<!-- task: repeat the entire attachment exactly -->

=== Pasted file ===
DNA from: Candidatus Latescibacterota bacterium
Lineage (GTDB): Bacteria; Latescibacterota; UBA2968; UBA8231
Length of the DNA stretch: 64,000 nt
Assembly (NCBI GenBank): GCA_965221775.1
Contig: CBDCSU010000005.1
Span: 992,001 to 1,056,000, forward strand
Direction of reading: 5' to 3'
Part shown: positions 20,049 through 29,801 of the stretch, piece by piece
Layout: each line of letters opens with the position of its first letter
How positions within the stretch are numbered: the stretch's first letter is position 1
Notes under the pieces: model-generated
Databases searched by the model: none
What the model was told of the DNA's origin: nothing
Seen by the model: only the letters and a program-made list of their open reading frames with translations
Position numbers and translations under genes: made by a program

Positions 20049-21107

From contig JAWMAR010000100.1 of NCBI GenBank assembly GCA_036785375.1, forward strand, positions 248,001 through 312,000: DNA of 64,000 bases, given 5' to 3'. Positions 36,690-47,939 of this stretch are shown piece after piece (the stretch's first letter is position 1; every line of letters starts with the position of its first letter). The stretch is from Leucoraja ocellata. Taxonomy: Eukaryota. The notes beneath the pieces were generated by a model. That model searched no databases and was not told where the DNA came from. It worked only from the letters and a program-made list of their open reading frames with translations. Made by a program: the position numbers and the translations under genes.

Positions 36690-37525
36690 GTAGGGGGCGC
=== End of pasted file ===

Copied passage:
DNA from: Candidatus Latescibacterota bacterium
Lineage (GTDB): Bacteria; Latescibacterota; UBA2968; UBA8231
Length of the DNA stretch: 64,000 nt
Assembly (NCBI GenBank): GCA_965221775.1
Contig: CBDCSU010000005.1
Span: 992,001 to 1,056,000, forward strand
Direction of reading: 5' to 3'
Part shown: positions 20,049 through 29,801 of the stretch, piece by piece
Layout: each line of letters opens with the position of its first letter
How positions within the stretch are numbered: the stretch's first letter is position 1
Notes under the pieces: model-generated
Databases searched by the model: none
What the model was told of the DNA's origin: nothing
Seen by the model: only the letters and a program-made list of their open reading frames with translations
Position numbers and translations under genes: made by a program

Positions 20049-21107

From contig JAWMAR010000100.1 of NCBI GenBank assembly GCA_036785375.1, forward strand, positions 248,001 through 312,000: DNA of 64,000 bases, given 5' to 3'. Positions 36,690-47,939 of this stretch are shown piece after piece (the stretch's first letter is position 1; every line of letters starts with the position of its first letter). The stretch is from Leucoraja ocellata. Taxonomy: Eukaryota. The notes beneath the pieces were generated by a model. That model searched no databases and was not told where the DNA came from. It worked only from the letters and a program-made list of their open reading frames with translations. Made by a program: the position numbers and the translations under genes.

Positions 36690-37525
36690 GTAGGGGGCGC